Russia is so much better at war
August 10, 2008 14 Comments
Michael Goulding/Orange County Register/MCT via McClatchy
Moscow appears to have calculated that the west, tied up in wars in Iraq and Afghanistan and dependent on Russia for oil and gas, will do nothing to support Georgia beyond expressing impotent concern.
It is as if they’ve been waiting patiently. The Guardian reports on August 11, 2008:
In a series of media interviews, [Georgian President] Saakashvili sought to bring the United States fully behind him.
After speaking to Bush by phone, he told Germany’s Rhein-Zeitung newspaper: “[Bush] understands that it’s not really about Georgia but in a certain sense it’s also an aggression against America. The Russians want the whole of Georgia. The Russians need control over energy routes from central Asia and the Caspian Sea. In addition, they want to get rid of us, they want regime change. Every democratic movement in this neighbouring region must be got rid of,” he was quoted as saying.
From Bloomberg on August 10, 2008, another way to put it would be:
The conflict could endanger U.S. aspirations to secure an emerging energy corridor linking Central Asia to Europe and deals a blow to its plans for bringing the former Soviet republic into the North Atlantic Treaty Organization’s orbit.
… Georgia is a key link in a U.S.-backed “southern energy corridor” that connects the Caspian Sea region with world markets, bypassing Russia. The BP Plc-led Baku-Tbilisi-Ceyhan oil pipeline to Turkey runs about 100 kilometers (60 miles) south of the South Ossetian capital, Tskhinvali.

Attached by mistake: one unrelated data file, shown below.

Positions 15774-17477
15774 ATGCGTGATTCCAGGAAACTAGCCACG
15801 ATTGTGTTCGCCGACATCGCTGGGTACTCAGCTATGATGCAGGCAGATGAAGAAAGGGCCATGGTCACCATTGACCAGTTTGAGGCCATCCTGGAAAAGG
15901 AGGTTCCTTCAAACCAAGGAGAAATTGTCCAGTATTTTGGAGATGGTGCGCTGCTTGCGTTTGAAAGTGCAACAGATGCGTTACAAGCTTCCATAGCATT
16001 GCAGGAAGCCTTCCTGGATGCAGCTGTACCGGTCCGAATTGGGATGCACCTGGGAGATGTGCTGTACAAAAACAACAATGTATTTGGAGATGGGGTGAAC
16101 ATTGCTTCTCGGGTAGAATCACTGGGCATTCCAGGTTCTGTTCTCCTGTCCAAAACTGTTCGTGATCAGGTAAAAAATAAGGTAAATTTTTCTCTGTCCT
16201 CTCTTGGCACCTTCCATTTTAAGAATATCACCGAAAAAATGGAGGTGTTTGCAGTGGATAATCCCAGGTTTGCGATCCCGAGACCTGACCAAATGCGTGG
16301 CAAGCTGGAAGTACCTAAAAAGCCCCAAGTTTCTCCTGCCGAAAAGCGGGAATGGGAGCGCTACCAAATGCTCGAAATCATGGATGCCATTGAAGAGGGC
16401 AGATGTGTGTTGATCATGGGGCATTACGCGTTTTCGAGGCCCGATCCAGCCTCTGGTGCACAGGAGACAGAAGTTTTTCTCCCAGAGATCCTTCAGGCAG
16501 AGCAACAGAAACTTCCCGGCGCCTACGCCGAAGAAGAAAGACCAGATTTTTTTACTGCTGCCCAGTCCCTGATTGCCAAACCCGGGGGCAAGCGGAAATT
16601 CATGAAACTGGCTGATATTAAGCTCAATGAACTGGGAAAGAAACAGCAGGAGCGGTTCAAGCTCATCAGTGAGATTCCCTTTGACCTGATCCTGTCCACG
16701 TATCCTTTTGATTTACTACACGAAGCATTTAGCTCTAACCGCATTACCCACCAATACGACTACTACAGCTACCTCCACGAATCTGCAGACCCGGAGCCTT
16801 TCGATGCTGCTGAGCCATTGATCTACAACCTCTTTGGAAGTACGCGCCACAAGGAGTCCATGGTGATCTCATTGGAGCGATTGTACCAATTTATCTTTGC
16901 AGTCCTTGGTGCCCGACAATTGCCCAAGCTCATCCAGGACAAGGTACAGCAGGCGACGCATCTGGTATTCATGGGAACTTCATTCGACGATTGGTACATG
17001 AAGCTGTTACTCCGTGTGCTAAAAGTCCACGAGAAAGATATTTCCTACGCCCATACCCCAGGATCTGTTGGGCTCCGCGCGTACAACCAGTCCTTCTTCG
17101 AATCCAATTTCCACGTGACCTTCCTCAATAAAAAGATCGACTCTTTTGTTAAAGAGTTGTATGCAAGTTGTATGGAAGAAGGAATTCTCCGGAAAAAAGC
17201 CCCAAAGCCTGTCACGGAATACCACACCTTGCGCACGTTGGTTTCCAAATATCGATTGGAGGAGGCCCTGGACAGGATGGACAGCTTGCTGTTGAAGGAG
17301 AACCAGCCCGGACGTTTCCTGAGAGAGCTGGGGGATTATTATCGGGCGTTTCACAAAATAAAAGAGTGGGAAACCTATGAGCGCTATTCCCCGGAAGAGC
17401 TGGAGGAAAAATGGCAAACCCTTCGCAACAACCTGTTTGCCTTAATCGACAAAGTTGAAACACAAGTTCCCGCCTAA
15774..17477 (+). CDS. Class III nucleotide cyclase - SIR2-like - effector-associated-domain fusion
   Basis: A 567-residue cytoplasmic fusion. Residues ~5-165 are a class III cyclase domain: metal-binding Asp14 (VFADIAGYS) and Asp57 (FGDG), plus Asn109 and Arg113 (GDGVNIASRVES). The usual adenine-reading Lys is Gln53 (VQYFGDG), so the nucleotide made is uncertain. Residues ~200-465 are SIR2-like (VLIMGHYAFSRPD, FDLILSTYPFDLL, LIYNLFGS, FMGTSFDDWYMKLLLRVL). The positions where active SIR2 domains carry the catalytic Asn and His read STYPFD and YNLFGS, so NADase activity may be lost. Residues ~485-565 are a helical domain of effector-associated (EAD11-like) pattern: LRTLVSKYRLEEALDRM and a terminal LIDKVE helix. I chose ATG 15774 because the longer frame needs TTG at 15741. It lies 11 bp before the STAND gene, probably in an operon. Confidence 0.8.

Another way to look at it:
The first U.S. aid came under the rubric of the Georgia Train and Equip Program (ostensibly to counter alleged Al Qaeda influence in the Pankisi Gorge); then, under the Sustainment and Stability Operations Program.
Georgia returned the favor, committing thousands of troops to the multi-national coalition in Iraq. Last fall, the Georgians doubled their contingent, making them the third-largest contributor to the coalition. Not bad for a nation of 4.6 million people.
Half of Georgia’s 2,000 troops in Iraq plan to leave the country by Monday to join the fight against separatists in the breakaway province of South Ossetia, with the rest following as soon as possible, their commander said.
“First of all we need to remove 1,000 guys from here within 96 hours, after that the rest of the guys,” Colonel Bondo Maisuradze told The Times this morning.
“The US will provide us with the transportation,” he added.
As McClatchy notes on August 9, 2008, Russia knows how to wage a war:
WASHINGTON — Even as it accuses Russia of using “disproportionate” force in the conflict over Georgia’s rebel South Ossetia province, the United States find itself with few diplomatic or military options to deter Moscow’s ferocious air and ground assault.
In fact, most of the key cards, including the power to veto any United Nations [action], were held by Russia …
Update: a map of the region dated August 12, 2008 from the BBC:
Update: via The Guardian on August 11, 2008:
The Georgian authorities said the town of Gori, 40 miles north of Tbilisi, had, in effect, fallen to the Russians, who were also advancing from the breakaway province of Abkhazia in the west into territory previously under Georgian control.